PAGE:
Browning X-Bolt Pro Review
March 25, 2019
Browning offers its X-Bolt rifle in a number of configurations, and I’ve had the pleasure of working with one of the more recent ones: the X-Bolt Pro. It features a stainless-steel receiver, a spiral-fluted bolt with enlarged knob, and a stainless-steel fluted barrel in sporter contour. The external surfaces of the metal parts are coated with Cerakote in the Burnt Bronze color.
The stock is a carbon-fiber composite material and finished with a coating of Burnt Bronze Cerakote. Instead of checkering, the stock has textured gripping surfaces. It also has a slight right-hand palmswell and Browning’s Inflex recoil pad. The rifle comes with two sling-swivel studs, also finished in Burnt Bronze Cerakote. Length of pull is 13.63 inches; drop at the comb is 0.69 inch; and drop at the heel is 0.5 inch.
My X-Bolt Pro is chambered for .300 Winchester Magnum, but other calibers are offered, including 6mm Creedmoor, 6.5 Creedmoor, 26 Nosler, .270 Winchester, 7mm Remington Magnum, 28 Nosler, .308 Winchester, .30-06, and .300 WSM. Barrel lengths are 22, 23, and 26 inches depending on the chambering. My rifle has a 26-inch barrel, and my rifle’s detachable rotary magazine holds three rounds, but magazine capacity for the non-magnum chamberings is four rounds.
The outside diameter of the removable muzzle brake is 0.61 inch, and it matches the diameter of the barrel. A thread protector is provided if you prefer to not use the muzzle brake.
The action is glass bedded and has a top-tang two-position safety and a bolt-release button that allows the bolt to be opened with the safety engaged. The trigger guard is aluminum alloy.
Using a brand-new Bushnell 4.5-27X FORGE riflescope, I fired five factory loads through the X-Bolt Pro, and overall average accuracy at 100 yards for five, five-shot groups was 1.30 inches. That’s as good as I can shoot with any rifle, and the rifle is probably able of better accuracy in the hands of a more capable shooter. My shooting results are shown in the accompanying chart. As you can see, my best accuracy came with Hornady’s Superformance 150-grain GMX ammo, and it averaged 1.13 inches at 100 yards.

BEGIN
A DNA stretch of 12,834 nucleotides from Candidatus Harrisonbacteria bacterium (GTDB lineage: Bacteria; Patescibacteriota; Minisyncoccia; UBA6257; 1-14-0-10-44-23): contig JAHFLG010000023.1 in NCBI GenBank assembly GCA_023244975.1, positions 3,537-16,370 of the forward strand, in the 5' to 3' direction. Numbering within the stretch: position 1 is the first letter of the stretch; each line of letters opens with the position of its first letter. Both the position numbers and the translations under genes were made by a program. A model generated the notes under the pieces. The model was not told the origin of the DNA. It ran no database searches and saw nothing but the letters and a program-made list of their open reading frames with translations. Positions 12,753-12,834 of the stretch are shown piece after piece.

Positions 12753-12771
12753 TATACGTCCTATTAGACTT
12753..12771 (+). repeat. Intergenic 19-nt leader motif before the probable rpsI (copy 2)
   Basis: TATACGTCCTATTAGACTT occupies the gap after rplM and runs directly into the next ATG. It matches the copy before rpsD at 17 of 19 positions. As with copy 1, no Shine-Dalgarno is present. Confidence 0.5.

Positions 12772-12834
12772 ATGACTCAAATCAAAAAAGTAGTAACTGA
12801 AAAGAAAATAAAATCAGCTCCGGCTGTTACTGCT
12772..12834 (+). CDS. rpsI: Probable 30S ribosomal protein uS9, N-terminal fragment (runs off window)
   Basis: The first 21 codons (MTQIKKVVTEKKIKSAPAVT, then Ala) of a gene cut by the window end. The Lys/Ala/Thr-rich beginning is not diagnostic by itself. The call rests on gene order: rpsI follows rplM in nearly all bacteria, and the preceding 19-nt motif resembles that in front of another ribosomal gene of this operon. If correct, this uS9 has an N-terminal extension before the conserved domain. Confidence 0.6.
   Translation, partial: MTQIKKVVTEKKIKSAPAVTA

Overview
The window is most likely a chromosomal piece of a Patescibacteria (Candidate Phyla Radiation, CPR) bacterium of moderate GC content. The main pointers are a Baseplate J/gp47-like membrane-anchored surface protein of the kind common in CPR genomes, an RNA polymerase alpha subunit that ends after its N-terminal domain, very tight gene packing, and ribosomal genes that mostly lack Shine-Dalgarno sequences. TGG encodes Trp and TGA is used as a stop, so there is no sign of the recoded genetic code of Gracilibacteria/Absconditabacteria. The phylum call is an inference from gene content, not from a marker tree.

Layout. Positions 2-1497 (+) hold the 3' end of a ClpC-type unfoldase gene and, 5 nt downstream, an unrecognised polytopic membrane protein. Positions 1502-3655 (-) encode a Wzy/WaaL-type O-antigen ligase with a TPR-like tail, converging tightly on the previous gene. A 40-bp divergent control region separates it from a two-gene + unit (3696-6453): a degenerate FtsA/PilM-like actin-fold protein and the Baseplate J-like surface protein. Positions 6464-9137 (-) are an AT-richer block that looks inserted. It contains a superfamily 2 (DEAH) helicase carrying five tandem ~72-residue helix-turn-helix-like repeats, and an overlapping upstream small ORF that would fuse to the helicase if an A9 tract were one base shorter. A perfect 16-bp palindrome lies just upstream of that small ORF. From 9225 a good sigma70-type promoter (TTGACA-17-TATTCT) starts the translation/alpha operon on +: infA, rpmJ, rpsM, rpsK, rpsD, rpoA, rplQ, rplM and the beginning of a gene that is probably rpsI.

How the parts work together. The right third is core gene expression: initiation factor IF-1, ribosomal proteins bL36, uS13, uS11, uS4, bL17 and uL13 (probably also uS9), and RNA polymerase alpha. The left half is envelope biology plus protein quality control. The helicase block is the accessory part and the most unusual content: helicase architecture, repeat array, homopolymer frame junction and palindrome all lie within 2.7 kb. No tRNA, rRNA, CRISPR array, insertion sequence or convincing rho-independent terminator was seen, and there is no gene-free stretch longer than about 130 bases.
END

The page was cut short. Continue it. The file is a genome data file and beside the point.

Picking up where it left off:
The rifle had a clean and crisp trigger pull, averaging 3 pounds, 12 ounces. The trigger is user-adjustable from 3 to 5 pounds by removing the bottom “metal” from the stock. Actually, in this case it’s not metal but rather a composite material. Because my rifle’s trigger pull was reasonably light as the rifle came out of the box, I fired it with the factory-preset pull. By the way, as the photo shows, the alloy trigger is gold plated.
My shooting session with the new Browning X-Bolt Pro proved it’s capable of excellent accuracy and is comfortable to shoot. The action worked smoothly, and the trigger pull was very good. It’s a nice touch that users can adjust pull weight themselves. And it’s also a nice touch that you can use the included muzzle brake if you like, but if you don’t care for the noisy blast, you can remove the brake and use the provided thread protector.
Browning’s X-Bolt Pro proved to be a downright nice rifle. It looks good, and it shoots great.